The Crested Chinese (Chinese Crested Dog) It is a breed of hairless small companion dog (weighs between 2.7 to 5.5 Kg and has a height of 28 to 33 cm.) originating in China.
The origins of the Chinese crested dog are difficult to trace. Hairless dogs appear to arise by mutation in the world, but they have remained mainly in Central America and South.
The crested Chinese, apparently there are in China since the 13th century. It is said that the Chinese sailors kept these dogs in vessels like buzzards dogs, and that they exchanged them with local traders of all the places that were. In this way, almost without love..., the race was distributed in Turkey, Egypt, South Africa and, possibly, in Central America and South.
In Europe, they appear in tables of the year 1800, and later in pictures. It was at the end of the 19th century when Ida Garrett, a nurturer amateur hairless dogs, He began to promote the breed in Europe.
With the help of a handful of committed breeders (including the famous Gypsy Rose Lee and Ida Garrett), the Chinese crested dog gradually gained fans in America and Europe. In 1991 -After a century of effort - the breed was recognized by the AKC.
With the time, race distinguishing from others without hair by size and by the obvious presence of the crest, the plume in the queue and the “socks” in the legs, they do the Chinese crested a breed separate and consolidated.
How long there was Chinese Cresteds in China is something that is not known with certainty, among other things because now there is no Cresteds in China. And the race is not extinct because the British led Chinese crested specimens to the British Empire and retained its features until recent times.
They were the British, those who kept the race and her improved to make it as it is today. For its part, the Americans have also done much for the evolution of the race but always based on British lines. In general I would say that the Americans have more care the nature (Let us not forget that the origins of the breed are primitive and perhaps less time “domestic” the usual). On the European continent, existing lines of crested Chinese, come - also- of British origin dog.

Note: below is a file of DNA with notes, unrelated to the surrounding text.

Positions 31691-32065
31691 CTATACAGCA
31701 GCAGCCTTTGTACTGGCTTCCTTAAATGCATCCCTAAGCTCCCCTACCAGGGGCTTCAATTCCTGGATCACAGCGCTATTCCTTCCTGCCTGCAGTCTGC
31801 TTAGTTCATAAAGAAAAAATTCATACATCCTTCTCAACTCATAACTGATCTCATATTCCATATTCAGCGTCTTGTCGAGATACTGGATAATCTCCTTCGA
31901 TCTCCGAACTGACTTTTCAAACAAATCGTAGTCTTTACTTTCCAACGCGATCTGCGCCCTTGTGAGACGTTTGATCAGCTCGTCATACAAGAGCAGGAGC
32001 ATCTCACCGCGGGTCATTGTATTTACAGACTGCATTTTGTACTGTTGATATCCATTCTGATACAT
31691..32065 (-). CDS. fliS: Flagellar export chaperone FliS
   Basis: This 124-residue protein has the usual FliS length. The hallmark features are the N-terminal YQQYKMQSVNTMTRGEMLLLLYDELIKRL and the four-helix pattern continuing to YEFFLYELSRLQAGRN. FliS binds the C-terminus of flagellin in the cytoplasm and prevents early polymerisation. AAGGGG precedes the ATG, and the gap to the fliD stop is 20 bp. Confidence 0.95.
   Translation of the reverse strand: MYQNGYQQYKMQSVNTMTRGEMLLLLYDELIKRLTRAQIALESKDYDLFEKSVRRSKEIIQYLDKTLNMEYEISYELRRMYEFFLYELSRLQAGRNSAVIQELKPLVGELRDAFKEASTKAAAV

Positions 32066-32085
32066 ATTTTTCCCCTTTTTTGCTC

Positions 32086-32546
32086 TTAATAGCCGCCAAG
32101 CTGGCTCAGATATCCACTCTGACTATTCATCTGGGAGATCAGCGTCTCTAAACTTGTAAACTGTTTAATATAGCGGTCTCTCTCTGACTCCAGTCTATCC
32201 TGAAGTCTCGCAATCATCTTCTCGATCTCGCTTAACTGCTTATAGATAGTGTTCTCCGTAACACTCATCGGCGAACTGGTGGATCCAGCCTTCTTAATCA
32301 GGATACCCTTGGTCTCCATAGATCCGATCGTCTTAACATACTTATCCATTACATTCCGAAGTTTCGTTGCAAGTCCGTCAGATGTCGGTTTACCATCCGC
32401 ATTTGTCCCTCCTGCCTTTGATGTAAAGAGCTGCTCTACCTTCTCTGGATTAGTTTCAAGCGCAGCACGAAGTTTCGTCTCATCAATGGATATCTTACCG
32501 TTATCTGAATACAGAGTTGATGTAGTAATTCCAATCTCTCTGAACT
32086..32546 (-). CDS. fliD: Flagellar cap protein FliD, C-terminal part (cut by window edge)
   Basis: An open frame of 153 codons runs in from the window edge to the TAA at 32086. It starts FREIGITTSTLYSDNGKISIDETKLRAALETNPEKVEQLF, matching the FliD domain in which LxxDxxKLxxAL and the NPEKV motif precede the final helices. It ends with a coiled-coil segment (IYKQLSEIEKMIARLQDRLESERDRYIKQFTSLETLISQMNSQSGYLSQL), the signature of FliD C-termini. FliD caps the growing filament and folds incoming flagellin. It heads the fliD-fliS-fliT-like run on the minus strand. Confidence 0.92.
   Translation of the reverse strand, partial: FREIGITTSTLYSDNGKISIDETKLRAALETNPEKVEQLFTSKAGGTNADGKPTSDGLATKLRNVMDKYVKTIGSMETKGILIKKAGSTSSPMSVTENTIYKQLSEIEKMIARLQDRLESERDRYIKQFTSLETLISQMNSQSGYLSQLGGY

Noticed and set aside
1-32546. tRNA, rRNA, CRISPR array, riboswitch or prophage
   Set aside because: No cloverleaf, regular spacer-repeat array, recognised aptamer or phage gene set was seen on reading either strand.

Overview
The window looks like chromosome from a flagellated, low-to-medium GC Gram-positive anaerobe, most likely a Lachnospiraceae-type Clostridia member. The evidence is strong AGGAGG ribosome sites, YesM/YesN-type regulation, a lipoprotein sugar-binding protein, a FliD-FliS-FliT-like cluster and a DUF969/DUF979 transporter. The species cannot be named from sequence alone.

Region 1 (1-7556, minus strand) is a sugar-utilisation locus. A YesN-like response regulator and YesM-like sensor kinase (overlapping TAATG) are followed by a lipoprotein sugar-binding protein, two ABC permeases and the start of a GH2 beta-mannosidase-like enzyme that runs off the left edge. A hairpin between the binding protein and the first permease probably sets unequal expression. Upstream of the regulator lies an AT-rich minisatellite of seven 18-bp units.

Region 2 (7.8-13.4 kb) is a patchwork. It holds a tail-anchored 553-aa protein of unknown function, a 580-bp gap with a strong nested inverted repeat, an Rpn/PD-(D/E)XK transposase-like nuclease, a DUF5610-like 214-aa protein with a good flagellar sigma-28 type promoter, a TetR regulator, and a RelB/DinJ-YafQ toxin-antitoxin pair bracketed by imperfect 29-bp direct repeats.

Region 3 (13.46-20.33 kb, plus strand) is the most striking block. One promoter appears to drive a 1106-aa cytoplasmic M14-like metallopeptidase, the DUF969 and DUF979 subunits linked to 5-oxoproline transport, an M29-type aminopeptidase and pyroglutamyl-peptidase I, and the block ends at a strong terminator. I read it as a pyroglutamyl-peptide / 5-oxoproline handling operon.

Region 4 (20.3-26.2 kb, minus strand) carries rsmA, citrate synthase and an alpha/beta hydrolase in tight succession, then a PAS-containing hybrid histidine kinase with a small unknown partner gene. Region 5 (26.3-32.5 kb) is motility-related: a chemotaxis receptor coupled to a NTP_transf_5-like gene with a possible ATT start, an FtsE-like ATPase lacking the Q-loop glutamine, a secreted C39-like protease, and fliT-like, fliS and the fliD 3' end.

As most of the breeds of hairless dog, the crested Chinese has two varieties, with or without hair, known in English as Greenland (without hair) and Powderpuff (with hair). Greenland and Powderpuff varieties seem to be two different races, but the balding due to an incomplete dominant gene in a single race.
Which has no hair has the soft skin, as the human and retains Tufts on the legs (socks) and the head (crest). In addition to being an incomplete dominant gene, hairless gene has a prenatal lethal effect, known as homocigotismo. The zygotes affected with double hairless gene (one in four), they fail to live and be reabsorb, with all the term living are heterozygous.
There nothing really clear in the history of the breed Chinese crested. The only thing we can say with certainty is that, as other races “nude” and some races “primitive”, comes from the Canis africanus and not of the Canis comunis, which come from the majority of breeds of domestic dogs as we know it.
Crested Chinese name has a clear and logical reason as to “Crested” referred to in, in effect, We can say that they have crest on the head. On the other hand, the Chinese origin is somewhat casual.
Nude races known seem to come all of Latin America. The most known and recognized by the FCI are the Mexican hairless dog (Naked Mexican) and the dog without hair Peru, both with the same genetic varieties than the Chinese crested, namely, they occur in two varieties, without hair and hair.
Until recently relatively very, the variety with hair (Powderpuff) could not presents in competitions of beauty, Although it was always used and is still used for farming and improvement of the breed.
Both varieties are now also recognized and valued both the breeding and exhibition, they compete together in the vast majority of countries, the Greenland variety and Powderpuff can birth in a same litter and, except in the mantle, they have the same standard.
The crested Chinese, is a nice dog, sensitive and lively. It tends to be very loyal to the family and very attached to a person in particular, who considered their leader. They also tend to be somewhat shy with strangers and are always alert.
Early socialization, enough exercise and affection, they will result in an exceptional pet.